But, still, this ‘Faust’, which won the Golden Lion at Venice in 2011 and is set in an indistinct time and place – presumably somewhere in Germany roundabout the nineteenth century – has a sly humour and down-to-earth mystery that make it cumulatively compelling and allow the themes of the story to burrow deep within the viewer. Moreover, the film’s look gradually takes on a hypnotic power as Sokurov’s constantly travelling camera offers images blurred at the edges, sometimes tilted and with the occasional arresting close-up, such as when he halts on the beautiful, brightly lit face of Faust’s love, Margarete (Isolda Dychauk), and the source of his pact with the devil.

Excerpt from TimeOut Film Guide located HERE

Image :    NOTE: The below Blu-ray captures were taken directly from the Blu-ray disc.

Artificial Eye have given the heavy style of Sokurov's Faust a robust Blu-ray transfer. Surely the dual-layered transfer with max'ed bitrate picks up all the intended appearance modulations from a 1.37:1 aspect ratio with rounded corners to the occasional distortions we saw so prominently in the director's Mother and Son. The visuals are frequently masked with a brownish or dimly lit hue - both soft and flat. The 1080P supports the film's idiosyncrasies as adeptly as possible which includes some horizontal lines - mostly imperceptible in standard viewing. It's pristinely clean and highly interesting to watch. We presume this Blu-ray probably looks exactly like the uniqueness of an original theatrical presentation - no matter how unconventional that is.

 

CLICK EACH BLU-RAY CAPTURE TO SEE ALL IMAGES IN FULL 1920X1080 RESOLUTION

 

 

 

 

 

 

 

 

 

 

 

 

 

 

Audio :

Audio is in original German via the option of a DTS-HD Master 5.1 at 1824 kbps or a linear PCM stereo track. There are a couple of notable separations that add further atmosphere to the odd visual appearance. Faust's, occasionally creepy, audio matches the video with its own share of scatteredness - again we presume authenticity. There are optional English subtitles and my Momitsu has identified it as being a region 'B'-locked.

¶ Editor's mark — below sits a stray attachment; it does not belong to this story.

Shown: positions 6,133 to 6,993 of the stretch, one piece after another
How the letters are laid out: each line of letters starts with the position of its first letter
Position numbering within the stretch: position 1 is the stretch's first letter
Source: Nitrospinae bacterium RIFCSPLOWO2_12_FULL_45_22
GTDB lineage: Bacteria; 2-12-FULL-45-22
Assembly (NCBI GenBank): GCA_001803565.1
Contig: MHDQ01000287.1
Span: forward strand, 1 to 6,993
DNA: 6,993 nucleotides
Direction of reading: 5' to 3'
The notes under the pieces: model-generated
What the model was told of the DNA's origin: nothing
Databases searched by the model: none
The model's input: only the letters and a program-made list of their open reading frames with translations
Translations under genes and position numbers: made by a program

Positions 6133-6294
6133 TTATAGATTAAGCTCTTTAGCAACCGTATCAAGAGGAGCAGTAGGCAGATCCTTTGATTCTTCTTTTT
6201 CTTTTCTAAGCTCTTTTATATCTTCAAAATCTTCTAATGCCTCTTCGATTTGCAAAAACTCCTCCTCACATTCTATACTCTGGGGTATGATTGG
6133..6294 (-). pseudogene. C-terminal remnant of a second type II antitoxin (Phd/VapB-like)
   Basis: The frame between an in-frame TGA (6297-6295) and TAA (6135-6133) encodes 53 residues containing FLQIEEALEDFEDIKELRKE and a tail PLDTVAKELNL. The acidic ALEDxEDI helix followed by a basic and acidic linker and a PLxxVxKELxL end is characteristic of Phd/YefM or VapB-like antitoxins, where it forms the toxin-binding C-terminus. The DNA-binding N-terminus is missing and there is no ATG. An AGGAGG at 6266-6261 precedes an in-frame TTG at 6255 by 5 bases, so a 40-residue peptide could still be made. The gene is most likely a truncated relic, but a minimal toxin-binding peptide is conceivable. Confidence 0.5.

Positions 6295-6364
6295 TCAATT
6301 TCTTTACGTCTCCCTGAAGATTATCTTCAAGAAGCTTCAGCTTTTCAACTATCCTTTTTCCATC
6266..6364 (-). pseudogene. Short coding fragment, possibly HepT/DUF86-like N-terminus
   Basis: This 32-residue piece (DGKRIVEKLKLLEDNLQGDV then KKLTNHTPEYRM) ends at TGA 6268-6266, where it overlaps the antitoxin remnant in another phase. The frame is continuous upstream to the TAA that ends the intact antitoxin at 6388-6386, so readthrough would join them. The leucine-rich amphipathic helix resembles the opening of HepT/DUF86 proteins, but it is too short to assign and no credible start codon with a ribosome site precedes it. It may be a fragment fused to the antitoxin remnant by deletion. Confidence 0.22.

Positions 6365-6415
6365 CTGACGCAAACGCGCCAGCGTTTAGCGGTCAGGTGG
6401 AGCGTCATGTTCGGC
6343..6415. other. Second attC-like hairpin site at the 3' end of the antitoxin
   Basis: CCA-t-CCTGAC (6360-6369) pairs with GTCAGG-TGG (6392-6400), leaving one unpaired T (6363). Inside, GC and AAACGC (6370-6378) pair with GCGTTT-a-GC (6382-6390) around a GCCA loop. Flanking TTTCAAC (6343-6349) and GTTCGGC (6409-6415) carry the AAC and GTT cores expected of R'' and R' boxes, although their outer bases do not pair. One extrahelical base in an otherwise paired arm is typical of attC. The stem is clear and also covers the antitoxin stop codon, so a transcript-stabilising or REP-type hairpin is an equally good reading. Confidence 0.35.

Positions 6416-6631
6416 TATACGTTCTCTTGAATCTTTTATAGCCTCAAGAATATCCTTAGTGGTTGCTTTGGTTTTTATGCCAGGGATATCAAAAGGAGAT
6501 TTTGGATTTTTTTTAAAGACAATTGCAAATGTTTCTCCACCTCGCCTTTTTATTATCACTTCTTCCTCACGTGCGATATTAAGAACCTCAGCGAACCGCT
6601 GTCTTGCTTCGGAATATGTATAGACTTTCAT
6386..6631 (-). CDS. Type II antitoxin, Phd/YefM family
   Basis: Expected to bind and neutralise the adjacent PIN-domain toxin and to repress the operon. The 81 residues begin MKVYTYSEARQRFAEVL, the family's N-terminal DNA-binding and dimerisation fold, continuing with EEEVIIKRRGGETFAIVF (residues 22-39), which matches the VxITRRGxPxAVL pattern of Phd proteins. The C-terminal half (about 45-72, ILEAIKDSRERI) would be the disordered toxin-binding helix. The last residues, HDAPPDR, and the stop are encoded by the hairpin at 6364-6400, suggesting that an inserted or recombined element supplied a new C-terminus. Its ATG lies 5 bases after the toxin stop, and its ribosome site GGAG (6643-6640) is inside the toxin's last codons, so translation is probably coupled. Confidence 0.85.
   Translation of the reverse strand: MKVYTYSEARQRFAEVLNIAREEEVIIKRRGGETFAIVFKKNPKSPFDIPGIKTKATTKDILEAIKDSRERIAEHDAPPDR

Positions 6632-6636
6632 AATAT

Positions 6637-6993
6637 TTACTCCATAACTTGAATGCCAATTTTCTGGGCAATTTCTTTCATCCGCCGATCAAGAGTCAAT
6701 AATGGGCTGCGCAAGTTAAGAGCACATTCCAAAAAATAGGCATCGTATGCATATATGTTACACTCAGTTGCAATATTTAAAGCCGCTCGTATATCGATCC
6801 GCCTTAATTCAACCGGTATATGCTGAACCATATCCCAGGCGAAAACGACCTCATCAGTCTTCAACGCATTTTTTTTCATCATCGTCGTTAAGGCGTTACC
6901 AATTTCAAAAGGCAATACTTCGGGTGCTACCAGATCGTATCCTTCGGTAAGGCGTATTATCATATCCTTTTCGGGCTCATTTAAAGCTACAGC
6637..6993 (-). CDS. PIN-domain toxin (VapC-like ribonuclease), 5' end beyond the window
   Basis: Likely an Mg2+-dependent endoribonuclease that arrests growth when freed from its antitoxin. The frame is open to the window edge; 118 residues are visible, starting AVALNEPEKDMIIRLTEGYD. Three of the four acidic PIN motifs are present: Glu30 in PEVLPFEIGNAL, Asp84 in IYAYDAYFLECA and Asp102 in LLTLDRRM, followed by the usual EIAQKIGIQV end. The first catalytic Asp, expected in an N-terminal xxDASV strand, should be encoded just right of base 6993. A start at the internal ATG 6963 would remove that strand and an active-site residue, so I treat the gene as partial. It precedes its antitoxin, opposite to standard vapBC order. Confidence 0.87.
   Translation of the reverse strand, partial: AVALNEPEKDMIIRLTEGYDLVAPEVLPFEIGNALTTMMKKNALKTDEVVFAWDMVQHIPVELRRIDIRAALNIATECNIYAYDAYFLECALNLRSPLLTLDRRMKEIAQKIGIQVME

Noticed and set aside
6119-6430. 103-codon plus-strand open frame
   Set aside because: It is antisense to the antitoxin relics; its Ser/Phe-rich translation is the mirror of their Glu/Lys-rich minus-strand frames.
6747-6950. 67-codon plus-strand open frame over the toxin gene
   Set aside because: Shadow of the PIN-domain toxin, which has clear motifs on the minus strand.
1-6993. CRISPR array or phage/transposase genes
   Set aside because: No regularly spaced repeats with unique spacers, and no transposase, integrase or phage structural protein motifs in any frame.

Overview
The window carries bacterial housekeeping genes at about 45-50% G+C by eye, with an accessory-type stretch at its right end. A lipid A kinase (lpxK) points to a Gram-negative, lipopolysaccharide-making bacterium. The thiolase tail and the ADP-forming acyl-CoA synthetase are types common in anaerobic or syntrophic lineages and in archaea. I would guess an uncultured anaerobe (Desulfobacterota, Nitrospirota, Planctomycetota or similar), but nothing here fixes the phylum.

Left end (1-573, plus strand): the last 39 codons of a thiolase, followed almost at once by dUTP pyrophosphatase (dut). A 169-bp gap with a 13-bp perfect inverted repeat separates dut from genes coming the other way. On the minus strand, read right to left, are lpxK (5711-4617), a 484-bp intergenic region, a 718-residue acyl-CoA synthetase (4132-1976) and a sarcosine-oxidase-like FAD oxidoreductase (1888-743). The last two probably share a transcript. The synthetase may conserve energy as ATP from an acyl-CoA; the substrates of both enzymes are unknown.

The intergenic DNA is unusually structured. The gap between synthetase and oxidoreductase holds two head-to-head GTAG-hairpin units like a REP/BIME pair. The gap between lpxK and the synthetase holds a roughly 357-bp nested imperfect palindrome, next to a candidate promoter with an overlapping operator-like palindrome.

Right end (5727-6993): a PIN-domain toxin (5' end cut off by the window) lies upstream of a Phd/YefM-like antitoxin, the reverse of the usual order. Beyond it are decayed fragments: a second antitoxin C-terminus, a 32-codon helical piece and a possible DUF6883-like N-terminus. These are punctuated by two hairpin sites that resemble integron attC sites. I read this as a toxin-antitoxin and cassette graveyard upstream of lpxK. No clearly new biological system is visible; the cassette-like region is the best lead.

Extras :

This Artificial Eye Blu-ray release offers only a theatrical trailer.

 

 

BOTTOM LINE:
Ohh my - I'm going to have to watch this again as the appearance kind of hypnotized me in my first viewing. Maybe a little like Guy Maddin's work? It's sort of like walking into that slanted house that is an optical illusion in Ripley's Believe it or Not museum.  The Artificial Eye Blu-ray a/v appears to do its job and Sokurov continues to push the boundaries in his visual treatment - here with his loosely based take Goethe's Faust. Fascinating - to say the least. 

Gary Tooze

August 10th, 2012


 

About the Reviewer: Hello, fellow Beavers! I have been interested in film since I viewed a Chaplin festival on PBS when I was around 9 years old. I credit DVD with expanding my horizons to fill an almost ravenous desire to seek out new film experiences. I currently own approximately 9500 DVDs and have reviewed over 5000 myself. I appreciate my discussion Listserv for furthering my film education and inspiring me to continue running DVDBeaver. Plus a healthy thanks to those who donate and use our Amazon links.

Although I never wanted to become one of those guys who focused 'too much' on image and sound quality - I find HD is swiftly pushing me in that direction.

Gary's Home Theatre:

60-Inch Class (59.58” Diagonal) 1080p Pioneer KURO Plasma Flat Panel HDTV PDP6020-FD

Oppo Digital BDP-83 Universal Region FREE Blu-ray/SACD Player
Momitsu - BDP-899 Region FREE Blu-ray player
Marantz SA8001 Super Audio CD Player
Marantz SR7002 THX Select2 Surround Receiver
Tannoy DC6-T (fronts) + Energy (centre, rear, subwoofer) speakers (5.1)

APC AV 1.5 kVA H Type Power Conditioner 120V

Gary W. Tooze